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Ten years on from the depopulation of Palestine, over one million Palestinian refugees were registered with
UNRWA. 387,665 of these were residing in the 58 camps then run by the Agency, while the remainder
depended on UNRWA for aid. A further, unknown number of refugees were not registered due to the
limited terms of UNRWA’s mandate. UNRWA was formally established in late 1949 and began operations
in May 1950. By then the need for a coordinated international program aimed at alleviating the suffering of
the dispossessed was acute. In December 1948, Israeli Prime Minister Ben Gurion had rejected UN
Resolution 194 calling for the swift return of Palestinian refugees and restitution of their property, declaring,
“...we will take everything... [w]e will not allow the Arabs back.” Three months earlier, Chief UN Mediator in
Palestine Count Folke Bernadotte’s assessment that, “ settlement can be just and complete if
recognition is not accorded to the right of the Arab refugee to return to the home from which he has been
dislodged,” had resulted in his assassination by members of the Israeli military.
The scale of the refugee problem threatened the region with economic disaster. Initial 1947-48 waves of
refugees had tripled the population of the Gaza Strip, doubled that of the West Bank and put unmanageable
stress on the underdeveloped and poor neighboring states of Jordan, Lebanon and Syria. UNRWA came
equipped with a mandate to provide refugees with shelter and educational, health and food programs
throughout the affected region and as such became the key public service provider for well over half of all
the Palestinian people. The task was immense and in 1951 some 87% of refugee camp residents remained
in tents. Regional crises, especially Israel’s occupation of the Gaza Strip (November 1956-March 1957),
made UNRWA’s work no easier and the lives of the refugees yet harder. The task was further complicated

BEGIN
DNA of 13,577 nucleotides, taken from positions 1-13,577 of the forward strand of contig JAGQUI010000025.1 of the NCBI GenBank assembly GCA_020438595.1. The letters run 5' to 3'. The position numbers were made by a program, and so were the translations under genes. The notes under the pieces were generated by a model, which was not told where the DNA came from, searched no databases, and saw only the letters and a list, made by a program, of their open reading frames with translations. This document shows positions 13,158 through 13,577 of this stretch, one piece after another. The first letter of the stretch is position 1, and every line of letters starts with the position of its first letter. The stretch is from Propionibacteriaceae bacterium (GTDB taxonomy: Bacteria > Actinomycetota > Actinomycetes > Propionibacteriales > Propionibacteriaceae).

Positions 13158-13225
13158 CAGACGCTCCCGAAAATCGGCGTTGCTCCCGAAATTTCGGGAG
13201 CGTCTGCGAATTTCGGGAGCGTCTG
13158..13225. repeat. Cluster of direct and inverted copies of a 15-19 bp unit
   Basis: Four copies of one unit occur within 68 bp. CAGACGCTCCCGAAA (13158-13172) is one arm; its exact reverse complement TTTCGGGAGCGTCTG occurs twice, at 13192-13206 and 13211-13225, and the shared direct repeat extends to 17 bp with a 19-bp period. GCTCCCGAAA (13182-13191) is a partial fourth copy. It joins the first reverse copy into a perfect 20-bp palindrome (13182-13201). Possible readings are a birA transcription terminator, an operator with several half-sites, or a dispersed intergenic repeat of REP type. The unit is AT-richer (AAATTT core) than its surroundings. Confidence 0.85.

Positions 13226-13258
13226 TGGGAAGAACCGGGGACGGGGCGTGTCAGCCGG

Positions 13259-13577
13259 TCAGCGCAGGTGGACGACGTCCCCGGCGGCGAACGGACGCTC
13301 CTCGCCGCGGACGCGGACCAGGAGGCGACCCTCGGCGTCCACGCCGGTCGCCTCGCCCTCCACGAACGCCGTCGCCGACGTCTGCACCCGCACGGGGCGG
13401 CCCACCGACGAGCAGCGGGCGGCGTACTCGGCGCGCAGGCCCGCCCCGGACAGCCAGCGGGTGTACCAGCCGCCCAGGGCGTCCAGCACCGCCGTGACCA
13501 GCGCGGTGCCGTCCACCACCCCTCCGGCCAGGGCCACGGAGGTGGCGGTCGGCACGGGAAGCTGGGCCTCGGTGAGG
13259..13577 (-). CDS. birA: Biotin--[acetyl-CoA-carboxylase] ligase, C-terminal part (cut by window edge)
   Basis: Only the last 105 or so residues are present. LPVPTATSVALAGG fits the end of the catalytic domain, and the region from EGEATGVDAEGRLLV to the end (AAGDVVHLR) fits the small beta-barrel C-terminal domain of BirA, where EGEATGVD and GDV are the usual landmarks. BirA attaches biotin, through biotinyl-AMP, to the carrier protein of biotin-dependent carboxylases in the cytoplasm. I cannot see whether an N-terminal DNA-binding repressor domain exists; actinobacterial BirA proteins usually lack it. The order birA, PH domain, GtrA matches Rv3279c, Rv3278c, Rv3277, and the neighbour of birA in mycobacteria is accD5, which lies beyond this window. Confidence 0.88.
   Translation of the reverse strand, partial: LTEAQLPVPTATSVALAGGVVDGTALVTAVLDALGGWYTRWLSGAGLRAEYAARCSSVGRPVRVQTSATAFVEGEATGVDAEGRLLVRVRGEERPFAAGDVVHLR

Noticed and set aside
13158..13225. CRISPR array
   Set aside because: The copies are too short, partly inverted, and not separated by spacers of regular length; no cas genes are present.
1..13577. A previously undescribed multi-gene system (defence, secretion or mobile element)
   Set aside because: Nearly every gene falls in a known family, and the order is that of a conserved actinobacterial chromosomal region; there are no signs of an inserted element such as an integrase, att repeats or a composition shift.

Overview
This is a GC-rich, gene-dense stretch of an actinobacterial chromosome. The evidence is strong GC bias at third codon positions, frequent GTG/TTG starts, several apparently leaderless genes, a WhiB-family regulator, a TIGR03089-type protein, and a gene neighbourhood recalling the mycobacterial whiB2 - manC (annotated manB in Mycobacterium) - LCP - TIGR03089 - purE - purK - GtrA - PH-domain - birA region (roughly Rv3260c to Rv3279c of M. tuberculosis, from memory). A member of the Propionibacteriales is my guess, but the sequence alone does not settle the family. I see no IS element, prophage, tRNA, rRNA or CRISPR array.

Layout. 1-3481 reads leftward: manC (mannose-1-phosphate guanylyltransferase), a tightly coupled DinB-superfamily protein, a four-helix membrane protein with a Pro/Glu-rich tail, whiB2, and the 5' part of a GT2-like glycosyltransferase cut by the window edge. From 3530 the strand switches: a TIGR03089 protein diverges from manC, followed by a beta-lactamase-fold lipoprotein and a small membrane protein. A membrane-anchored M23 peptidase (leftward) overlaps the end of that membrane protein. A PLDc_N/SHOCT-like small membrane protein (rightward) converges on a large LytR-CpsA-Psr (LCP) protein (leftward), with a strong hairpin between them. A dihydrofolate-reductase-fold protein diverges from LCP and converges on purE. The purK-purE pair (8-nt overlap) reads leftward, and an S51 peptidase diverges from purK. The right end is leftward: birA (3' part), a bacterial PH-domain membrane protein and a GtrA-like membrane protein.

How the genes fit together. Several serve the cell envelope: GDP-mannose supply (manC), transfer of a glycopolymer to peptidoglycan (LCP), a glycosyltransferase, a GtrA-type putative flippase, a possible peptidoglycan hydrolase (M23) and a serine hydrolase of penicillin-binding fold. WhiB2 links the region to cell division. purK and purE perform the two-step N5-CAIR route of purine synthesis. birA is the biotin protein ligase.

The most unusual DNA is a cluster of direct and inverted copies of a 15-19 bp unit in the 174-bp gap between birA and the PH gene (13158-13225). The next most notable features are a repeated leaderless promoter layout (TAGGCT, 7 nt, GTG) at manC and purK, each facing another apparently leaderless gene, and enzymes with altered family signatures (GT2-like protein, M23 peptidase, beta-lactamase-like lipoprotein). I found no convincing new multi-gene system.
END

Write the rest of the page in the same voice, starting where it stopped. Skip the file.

by budget limitations and a high refugee growth rate, which peaked at 10% in 1958. Camps struggled to
provide even minimal shelter and sanitation services, with the overwhelming majority of residents without
running water, sewage networks or proper housing.
By 1958, 70% of Gaza’s population were registered Palestinian refugees. Jordan’s annexation of the West
Bank in 1950 meant that some 75% of the Hashemite Kingdom’s population was Palestinian, 36% of whom
were registered refugees. In Syria and Lebanon the figures were lower, at 2.5% and 8% respectively.
Speaking before the UNGA in 1958, Arab delegate in charge of Palestinian affairs, Ahmed Shuqeiri,
described the refugees’ rights, incl. that to return to their homes, as “natural, inherent and self-existing... not
bestowed by the UN, let alone Israel. They cannot be denied... consent or no consent, these rights are
imprescriptible, irresistible and indivisible.”
The reemergence of the Palestinian national movement in the late 1950s found immediate and enthusiastic
support in the refugee community. Refugees in the camps of Jordan, Gaza, Syria and Lebanon rapidly took
the lead in organizing propaganda, training and guerilla incursions as the ‘rebirth’ of Palestinian resistance
took shape. Yasser Arafat and companions formally launched the Fateh movement in 1958 and by mid-
1959 its first newspaper, Our Palestine - The Call of Life was published in Lebanon.
UNRWA Registered Refugees (RRs) – Inside and Outside Refugee Camps (RCs), 1958

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